The Bad Economics of Health Care Reform
MAY 22, 2009
Economic illiteracy will be hazardous to your health.
Barack Obama says, “[T]he most significant driver — by far — of our long-term debt and our long-term deficits is ever-escalating health care costs. If we don’t reform how health care is delivered in this country, then we are not going to be able to get a handle on that.”
Very clever, indeed. Enlist the budget-deficit hawks in the effort to further bureaucratize decision-making in medical care. Obama has already recruited the competitiveness lobby, claiming that more centralized control of medical care will lighten (!) the burden on American business, enabling it to better compete against companies in countries with socialized medicine.
Another strategy is to blame “private”-sector medicine for the out-of-control Medicare program, which has a $35 trillion unfunded liability and is helping to break the federal budget. In the 1960s the national government took over funding of medical care for the elderly. Critics warned that, as a welfare program, Medicare would explode beyond all official budget estimates. When it did so, the advocates of Medicare (and fully nationalized medicine) blamed the (semi-)private providers of services, and now Obama threatens more control than they already endure.
Once again, we see an important principle at work: No matter how much the government controls an industry, when something goes awry, economic freedom will get the blame.
If the price of a particular set of services rises faster than other prices year after year —and there is no free market in those services—there are two things you can do: 1) give bureaucrats greater power to control costs—this is called “reform—or 2) look for the ways that existing policies create price inflation, then repeal those interventions.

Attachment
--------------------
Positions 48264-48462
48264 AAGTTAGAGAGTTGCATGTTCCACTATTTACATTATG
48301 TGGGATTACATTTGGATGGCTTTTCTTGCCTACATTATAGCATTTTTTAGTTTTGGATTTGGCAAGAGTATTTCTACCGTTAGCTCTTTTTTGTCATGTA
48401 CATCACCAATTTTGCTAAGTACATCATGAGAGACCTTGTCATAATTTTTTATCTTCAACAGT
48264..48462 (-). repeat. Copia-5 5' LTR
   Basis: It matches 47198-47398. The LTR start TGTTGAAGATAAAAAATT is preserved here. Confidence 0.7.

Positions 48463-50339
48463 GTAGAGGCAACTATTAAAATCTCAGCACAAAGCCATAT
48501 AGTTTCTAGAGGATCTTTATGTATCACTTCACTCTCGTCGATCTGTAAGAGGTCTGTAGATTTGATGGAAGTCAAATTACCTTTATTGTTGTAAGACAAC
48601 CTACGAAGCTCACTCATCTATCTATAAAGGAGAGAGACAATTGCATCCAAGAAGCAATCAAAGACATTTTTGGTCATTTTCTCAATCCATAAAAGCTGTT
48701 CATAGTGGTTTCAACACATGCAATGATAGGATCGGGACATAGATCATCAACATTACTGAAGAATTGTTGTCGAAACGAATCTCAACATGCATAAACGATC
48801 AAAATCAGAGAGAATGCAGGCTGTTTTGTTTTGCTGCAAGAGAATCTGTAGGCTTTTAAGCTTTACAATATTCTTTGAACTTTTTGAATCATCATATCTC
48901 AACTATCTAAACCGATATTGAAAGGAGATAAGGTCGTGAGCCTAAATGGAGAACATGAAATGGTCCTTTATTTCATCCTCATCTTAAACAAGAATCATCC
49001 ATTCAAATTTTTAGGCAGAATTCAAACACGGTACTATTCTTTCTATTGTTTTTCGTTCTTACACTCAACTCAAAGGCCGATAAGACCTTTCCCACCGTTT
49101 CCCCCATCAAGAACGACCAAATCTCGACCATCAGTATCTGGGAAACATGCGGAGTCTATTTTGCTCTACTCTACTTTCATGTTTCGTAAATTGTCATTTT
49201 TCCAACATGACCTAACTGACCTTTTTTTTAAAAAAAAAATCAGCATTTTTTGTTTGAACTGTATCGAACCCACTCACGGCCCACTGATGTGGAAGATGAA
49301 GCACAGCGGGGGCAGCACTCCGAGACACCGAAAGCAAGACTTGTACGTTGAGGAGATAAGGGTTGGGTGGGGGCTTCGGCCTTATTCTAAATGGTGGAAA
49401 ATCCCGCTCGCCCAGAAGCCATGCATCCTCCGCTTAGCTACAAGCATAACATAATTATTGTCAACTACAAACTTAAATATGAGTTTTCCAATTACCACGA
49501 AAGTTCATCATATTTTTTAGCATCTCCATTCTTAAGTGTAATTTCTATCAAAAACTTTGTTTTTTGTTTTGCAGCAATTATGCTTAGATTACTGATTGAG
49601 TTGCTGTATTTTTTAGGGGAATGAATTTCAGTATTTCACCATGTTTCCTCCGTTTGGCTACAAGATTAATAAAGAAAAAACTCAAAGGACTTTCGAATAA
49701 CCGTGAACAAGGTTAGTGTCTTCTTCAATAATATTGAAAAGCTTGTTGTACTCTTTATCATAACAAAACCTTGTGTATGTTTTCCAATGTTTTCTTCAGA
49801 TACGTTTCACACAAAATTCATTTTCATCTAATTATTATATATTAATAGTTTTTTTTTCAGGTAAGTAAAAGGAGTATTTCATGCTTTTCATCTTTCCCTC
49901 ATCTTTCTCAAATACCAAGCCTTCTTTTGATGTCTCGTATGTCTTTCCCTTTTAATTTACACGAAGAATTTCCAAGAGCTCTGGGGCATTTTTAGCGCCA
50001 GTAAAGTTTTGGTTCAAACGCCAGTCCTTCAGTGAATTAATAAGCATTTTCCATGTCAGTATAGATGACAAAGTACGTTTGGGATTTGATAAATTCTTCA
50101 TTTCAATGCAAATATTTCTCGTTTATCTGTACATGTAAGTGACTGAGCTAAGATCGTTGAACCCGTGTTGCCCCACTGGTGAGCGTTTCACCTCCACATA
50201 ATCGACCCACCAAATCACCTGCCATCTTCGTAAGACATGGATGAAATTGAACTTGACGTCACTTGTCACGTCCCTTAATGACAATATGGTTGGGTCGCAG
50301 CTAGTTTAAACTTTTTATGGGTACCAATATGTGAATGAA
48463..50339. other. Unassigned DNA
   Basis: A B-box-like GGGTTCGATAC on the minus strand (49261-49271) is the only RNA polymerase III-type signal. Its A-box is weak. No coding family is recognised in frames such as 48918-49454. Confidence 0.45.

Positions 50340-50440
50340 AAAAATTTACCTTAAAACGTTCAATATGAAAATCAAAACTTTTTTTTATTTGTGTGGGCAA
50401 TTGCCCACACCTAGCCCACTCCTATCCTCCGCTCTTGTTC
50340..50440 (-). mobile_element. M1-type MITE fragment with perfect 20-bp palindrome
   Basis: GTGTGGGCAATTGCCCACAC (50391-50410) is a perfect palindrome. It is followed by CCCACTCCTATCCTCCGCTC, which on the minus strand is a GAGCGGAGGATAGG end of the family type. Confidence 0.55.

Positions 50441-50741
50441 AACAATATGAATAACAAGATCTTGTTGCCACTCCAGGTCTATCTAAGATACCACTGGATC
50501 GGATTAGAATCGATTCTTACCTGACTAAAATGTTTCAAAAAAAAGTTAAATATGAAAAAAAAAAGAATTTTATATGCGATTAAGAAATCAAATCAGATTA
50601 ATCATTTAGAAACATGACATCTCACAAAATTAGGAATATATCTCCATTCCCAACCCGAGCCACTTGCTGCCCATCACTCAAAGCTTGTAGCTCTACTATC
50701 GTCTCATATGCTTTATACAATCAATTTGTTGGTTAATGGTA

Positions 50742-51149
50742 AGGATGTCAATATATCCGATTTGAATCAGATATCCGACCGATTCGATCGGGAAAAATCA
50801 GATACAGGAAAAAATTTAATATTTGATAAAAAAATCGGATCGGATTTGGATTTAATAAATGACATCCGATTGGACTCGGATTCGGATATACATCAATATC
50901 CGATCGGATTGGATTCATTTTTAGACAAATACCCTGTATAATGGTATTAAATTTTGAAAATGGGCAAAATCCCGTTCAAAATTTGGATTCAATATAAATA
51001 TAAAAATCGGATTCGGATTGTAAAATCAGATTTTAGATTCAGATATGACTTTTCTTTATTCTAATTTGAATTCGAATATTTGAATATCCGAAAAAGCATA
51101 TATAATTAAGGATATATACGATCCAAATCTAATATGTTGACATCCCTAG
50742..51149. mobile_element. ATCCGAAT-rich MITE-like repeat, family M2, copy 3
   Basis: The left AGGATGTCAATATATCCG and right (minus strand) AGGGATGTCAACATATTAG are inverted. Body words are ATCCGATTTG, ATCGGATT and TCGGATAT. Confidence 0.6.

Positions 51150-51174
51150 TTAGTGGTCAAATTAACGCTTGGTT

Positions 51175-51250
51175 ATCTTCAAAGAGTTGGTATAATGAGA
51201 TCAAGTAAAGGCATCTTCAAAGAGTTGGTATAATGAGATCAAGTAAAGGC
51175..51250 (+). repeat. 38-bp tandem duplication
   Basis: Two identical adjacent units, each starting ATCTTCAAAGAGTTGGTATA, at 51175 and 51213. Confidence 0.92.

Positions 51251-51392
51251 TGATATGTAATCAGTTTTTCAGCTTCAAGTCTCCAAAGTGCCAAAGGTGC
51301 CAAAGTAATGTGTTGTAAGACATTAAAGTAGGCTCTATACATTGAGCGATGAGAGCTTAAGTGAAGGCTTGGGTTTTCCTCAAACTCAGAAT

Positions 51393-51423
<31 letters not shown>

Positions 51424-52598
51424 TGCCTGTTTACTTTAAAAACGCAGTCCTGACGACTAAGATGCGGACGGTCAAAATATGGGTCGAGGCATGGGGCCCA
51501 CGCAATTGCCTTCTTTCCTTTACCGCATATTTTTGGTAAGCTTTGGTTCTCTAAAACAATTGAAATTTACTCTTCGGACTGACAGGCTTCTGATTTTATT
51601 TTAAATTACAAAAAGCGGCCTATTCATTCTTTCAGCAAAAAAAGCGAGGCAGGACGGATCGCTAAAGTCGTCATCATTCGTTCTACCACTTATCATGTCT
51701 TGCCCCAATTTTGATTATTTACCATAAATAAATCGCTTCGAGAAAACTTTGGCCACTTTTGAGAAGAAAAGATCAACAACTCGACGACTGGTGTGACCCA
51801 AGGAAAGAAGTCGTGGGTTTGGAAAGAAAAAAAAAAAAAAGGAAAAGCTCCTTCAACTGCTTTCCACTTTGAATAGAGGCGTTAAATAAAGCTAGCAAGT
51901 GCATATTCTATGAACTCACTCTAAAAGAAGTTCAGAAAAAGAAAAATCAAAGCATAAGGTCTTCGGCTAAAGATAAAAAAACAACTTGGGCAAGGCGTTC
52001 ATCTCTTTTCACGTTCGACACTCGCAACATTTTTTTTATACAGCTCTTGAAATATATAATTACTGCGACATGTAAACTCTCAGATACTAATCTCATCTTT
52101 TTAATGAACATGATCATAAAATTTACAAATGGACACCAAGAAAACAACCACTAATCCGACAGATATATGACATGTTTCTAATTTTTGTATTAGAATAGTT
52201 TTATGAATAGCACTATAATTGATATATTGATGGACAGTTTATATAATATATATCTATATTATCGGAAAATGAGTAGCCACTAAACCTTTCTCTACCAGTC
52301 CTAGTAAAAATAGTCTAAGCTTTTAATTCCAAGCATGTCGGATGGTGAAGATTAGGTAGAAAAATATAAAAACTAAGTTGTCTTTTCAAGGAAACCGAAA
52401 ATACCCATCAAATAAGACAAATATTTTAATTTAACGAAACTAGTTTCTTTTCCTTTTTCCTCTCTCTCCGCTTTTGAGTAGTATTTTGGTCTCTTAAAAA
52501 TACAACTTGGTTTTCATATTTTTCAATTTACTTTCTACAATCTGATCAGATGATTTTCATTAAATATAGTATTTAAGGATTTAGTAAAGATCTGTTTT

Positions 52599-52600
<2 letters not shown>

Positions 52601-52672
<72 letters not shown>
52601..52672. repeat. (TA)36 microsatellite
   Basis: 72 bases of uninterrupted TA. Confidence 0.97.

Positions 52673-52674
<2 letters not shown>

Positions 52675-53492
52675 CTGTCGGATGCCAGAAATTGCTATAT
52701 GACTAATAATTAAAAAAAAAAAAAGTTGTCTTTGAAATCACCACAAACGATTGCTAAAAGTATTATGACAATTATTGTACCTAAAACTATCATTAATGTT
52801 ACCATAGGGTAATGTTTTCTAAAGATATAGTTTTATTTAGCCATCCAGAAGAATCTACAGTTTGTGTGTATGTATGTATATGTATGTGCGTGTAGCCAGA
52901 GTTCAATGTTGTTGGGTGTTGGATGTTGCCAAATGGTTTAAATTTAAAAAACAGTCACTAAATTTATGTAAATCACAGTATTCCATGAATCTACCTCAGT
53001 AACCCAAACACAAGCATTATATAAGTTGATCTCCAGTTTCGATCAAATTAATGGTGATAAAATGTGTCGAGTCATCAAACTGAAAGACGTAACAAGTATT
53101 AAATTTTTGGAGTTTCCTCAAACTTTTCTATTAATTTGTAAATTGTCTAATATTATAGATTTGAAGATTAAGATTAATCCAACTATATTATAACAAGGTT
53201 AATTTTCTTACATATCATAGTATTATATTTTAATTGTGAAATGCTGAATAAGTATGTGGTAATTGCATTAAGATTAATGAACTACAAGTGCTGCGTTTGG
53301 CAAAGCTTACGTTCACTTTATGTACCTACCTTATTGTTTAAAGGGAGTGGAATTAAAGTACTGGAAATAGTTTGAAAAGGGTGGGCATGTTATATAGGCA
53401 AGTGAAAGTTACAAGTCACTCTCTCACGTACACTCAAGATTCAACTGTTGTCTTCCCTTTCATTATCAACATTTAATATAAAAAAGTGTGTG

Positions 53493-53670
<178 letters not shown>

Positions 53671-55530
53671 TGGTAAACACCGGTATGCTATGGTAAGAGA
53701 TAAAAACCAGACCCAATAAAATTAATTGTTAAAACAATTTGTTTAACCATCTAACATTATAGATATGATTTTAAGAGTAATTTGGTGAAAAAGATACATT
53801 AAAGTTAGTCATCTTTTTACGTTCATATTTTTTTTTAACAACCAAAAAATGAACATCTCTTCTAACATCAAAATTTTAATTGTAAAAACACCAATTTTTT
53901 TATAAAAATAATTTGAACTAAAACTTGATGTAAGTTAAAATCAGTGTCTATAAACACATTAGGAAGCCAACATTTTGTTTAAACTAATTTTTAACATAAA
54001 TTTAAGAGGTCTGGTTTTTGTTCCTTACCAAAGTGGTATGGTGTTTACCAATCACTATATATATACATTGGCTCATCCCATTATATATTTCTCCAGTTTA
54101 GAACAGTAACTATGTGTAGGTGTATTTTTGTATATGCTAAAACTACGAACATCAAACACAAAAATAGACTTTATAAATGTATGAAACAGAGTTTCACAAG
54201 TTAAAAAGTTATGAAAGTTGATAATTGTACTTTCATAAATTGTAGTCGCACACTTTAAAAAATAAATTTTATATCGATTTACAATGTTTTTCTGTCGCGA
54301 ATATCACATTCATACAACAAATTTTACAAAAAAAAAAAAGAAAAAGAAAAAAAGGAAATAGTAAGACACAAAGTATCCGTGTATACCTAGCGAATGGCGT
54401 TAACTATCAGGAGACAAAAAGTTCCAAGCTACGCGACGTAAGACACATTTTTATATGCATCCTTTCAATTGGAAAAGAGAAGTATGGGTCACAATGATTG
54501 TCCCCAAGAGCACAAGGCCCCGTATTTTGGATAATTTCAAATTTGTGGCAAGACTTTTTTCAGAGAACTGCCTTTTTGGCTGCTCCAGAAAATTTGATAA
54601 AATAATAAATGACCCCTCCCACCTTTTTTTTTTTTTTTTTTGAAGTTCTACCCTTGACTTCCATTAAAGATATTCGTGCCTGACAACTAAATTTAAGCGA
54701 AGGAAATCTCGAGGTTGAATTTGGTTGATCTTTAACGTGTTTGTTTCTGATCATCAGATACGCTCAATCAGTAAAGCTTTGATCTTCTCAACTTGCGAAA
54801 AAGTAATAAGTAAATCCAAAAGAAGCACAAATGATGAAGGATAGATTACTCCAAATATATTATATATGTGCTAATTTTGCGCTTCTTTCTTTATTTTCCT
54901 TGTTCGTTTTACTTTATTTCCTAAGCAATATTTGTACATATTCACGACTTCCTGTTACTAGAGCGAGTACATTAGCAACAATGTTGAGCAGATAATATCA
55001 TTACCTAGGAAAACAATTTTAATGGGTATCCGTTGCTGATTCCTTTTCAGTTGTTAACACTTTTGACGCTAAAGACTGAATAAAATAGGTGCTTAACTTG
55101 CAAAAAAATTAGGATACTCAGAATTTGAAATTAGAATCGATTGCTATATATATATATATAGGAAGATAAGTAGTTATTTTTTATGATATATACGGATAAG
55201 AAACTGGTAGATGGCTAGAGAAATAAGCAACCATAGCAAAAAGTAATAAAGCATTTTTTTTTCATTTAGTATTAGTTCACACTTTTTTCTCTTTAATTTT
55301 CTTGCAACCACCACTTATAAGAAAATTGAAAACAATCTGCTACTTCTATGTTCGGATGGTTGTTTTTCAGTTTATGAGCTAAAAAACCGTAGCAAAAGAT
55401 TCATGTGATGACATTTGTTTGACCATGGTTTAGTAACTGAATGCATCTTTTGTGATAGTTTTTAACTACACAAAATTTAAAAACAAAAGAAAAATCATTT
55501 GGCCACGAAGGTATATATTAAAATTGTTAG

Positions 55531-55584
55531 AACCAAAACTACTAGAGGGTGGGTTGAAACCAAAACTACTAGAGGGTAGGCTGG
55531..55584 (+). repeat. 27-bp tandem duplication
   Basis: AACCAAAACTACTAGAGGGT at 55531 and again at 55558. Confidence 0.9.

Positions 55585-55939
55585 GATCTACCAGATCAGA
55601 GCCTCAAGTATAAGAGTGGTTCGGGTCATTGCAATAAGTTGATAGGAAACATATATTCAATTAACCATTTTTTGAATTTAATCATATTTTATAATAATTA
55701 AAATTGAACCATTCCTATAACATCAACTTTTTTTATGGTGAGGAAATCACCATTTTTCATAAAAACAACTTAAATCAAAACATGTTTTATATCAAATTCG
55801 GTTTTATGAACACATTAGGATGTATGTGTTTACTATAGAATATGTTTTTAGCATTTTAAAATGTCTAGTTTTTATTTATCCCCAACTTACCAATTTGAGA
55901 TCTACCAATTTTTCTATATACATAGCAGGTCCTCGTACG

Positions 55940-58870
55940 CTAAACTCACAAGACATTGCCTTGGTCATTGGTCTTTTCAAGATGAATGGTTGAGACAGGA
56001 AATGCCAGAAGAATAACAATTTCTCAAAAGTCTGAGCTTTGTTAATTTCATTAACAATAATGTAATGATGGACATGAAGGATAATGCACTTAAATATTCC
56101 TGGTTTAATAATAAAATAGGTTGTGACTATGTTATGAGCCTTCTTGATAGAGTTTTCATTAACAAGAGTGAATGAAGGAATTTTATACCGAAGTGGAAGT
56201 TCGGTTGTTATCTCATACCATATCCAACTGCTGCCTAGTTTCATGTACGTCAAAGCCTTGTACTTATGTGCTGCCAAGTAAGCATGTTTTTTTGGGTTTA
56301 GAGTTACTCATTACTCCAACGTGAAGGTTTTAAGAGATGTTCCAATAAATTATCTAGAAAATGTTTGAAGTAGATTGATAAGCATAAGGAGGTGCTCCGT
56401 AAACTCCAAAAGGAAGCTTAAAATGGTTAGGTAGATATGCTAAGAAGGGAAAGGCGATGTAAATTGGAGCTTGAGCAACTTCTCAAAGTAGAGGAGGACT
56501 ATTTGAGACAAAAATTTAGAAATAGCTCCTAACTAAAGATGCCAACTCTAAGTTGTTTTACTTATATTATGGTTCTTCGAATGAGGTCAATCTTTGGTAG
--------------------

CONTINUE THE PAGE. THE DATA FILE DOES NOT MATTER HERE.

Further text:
For medical care the juggernaut is heading toward option 1, with the insurance companies and providers climbing aboard fast in order to cut their deals early.
This is too bad, because the solution lies with option 2.
Prices in the medical industry today, no matter what the advocates of government control believe, are not arbitrary numbers plucked out of the air, or the result of sheer profiteering and greed. Rather they are the product of a government-manipulated, semi-competitive, supply-and-demand process. Prices emerge from this tangled system that is result of decades of government intrusion. If the planners ignore the real determinants of rising prices and attempt to get them “under control,” it will make things worse by creating shortages and other problems. If, for example, price controls are imposed, supply will shrink relative to demand, and when the shortages become acute, the bureaucracy will step in to ration medical services.